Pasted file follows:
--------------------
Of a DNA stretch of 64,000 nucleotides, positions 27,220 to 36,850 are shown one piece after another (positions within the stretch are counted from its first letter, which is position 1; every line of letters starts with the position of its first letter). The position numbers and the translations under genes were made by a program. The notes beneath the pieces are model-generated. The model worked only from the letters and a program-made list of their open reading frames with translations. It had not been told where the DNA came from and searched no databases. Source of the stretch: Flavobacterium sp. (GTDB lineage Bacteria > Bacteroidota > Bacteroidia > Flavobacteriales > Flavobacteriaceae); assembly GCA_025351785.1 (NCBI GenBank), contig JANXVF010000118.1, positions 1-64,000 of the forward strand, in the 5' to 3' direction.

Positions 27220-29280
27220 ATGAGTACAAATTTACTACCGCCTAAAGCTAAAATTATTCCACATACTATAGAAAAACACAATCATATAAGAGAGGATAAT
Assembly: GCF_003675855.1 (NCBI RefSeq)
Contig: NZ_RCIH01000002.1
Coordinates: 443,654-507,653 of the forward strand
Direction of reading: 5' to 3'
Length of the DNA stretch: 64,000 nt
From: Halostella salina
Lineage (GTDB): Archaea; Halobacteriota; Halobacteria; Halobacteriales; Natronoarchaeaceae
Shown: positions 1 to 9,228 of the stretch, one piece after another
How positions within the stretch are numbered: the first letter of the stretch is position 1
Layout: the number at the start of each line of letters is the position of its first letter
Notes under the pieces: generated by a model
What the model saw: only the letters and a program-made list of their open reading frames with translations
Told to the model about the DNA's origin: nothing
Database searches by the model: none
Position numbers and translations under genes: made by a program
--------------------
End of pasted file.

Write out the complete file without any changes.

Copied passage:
Of a DNA stretch of 64,000 nucleotides, positions 27,220 to 36,850 are shown one piece after another (positions within the stretch are counted from its first letter, which is position 1; every line of letters starts with the position of its first letter). The position numbers and the translations under genes were made by a program. The notes beneath the pieces are model-generated. The model worked only from the letters and a program-made list of their open reading frames with translations. It had not been told where the DNA came from and searched no databases. Source of the stretch: Flavobacterium sp. (GTDB lineage Bacteria > Bacteroidota > Bacteroidia > Flavobacteriales > Flavobacteriaceae); assembly GCA_025351785.1 (NCBI GenBank), contig JANXVF010000118.1, positions 1-64,000 of the forward strand, in the 5' to 3' direction.

Positions 27220-29280
27220 ATGAGTACAAATTTACTACCGCCTAAAGCTAAAATTATTCCACATACTATAGAAAAACACAATCATATAAGAGAGGATAAT
Assembly: GCF_003675855.1 (NCBI RefSeq)
Contig: NZ_RCIH01000002.1
Coordinates: 443,654-507,653 of the forward strand
Direction of reading: 5' to 3'
Length of the DNA stretch: 64,000 nt
From: Halostella salina
Lineage (GTDB): Archaea; Halobacteriota; Halobacteria; Halobacteriales; Natronoarchaeaceae
Shown: positions 1 to 9,228 of the stretch, one piece after another
How positions within the stretch are numbered: the first letter of the stretch is position 1
Layout: the number at the start of each line of letters is the position of its first letter
Notes under the pieces: generated by a model
What the model saw: only the letters and a program-made list of their open reading frames with translations
Told to the model about the DNA's origin: nothing
Database searches by the model: none
Position numbers and translations under genes: made by a program